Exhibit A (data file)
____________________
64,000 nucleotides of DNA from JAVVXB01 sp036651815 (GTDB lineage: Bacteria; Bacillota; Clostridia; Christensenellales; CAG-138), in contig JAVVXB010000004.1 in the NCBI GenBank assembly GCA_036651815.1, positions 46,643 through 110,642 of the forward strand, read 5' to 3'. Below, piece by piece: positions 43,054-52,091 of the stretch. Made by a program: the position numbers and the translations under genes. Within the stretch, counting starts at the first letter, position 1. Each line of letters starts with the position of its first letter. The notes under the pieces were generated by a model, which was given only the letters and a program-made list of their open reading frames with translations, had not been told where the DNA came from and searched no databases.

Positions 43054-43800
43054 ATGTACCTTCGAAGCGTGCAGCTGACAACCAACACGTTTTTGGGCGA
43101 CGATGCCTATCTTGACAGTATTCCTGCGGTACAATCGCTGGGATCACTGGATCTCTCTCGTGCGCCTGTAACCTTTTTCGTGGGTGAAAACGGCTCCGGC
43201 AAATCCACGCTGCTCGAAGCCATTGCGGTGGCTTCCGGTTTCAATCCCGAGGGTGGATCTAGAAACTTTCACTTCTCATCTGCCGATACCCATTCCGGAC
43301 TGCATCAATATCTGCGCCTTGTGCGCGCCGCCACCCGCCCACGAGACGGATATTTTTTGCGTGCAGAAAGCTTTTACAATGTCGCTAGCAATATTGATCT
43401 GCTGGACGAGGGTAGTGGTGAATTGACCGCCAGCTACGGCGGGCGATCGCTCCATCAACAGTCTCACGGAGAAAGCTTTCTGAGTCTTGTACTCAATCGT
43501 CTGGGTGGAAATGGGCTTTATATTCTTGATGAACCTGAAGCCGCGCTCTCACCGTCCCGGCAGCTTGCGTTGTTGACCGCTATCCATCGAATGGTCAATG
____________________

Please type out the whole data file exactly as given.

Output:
64,000 nucleotides of DNA from JAVVXB01 sp036651815 (GTDB lineage: Bacteria; Bacillota; Clostridia; Christensenellales; CAG-138), in contig JAVVXB010000004.1 in the NCBI GenBank assembly GCA_036651815.1, positions 46,643 through 110,642 of the forward strand, read 5' to 3'. Below, piece by piece: positions 43,054-52,091 of the stretch. Made by a program: the position numbers and the translations under genes. Within the stretch, counting starts at the first letter, position 1. Each line of letters starts with the position of its first letter. The notes under the pieces were generated by a model, which was given only the letters and a program-made list of their open reading frames with translations, had not been told where the DNA came from and searched no databases.

Positions 43054-43800
43054 ATGTACCTTCGAAGCGTGCAGCTGACAACCAACACGTTTTTGGGCGA
43101 CGATGCCTATCTTGACAGTATTCCTGCGGTACAATCGCTGGGATCACTGGATCTCTCTCGTGCGCCTGTAACCTTTTTCGTGGGTGAAAACGGCTCCGGC
43201 AAATCCACGCTGCTCGAAGCCATTGCGGTGGCTTCCGGTTTCAATCCCGAGGGTGGATCTAGAAACTTTCACTTCTCATCTGCCGATACCCATTCCGGAC
43301 TGCATCAATATCTGCGCCTTGTGCGCGCCGCCACCCGCCCACGAGACGGATATTTTTTGCGTGCAGAAAGCTTTTACAATGTCGCTAGCAATATTGATCT
43401 GCTGGACGAGGGTAGTGGTGAATTGACCGCCAGCTACGGCGGGCGATCGCTCCATCAACAGTCTCACGGAGAAAGCTTTCTGAGTCTTGTACTCAATCGT
43501 CTGGGTGGAAATGGGCTTTATATTCTTGATGAACCTGAAGCCGCGCTCTCACCGTCCCGGCAGCTTGCGTTGTTGACCGCTATCCATCGAATGGTCAATG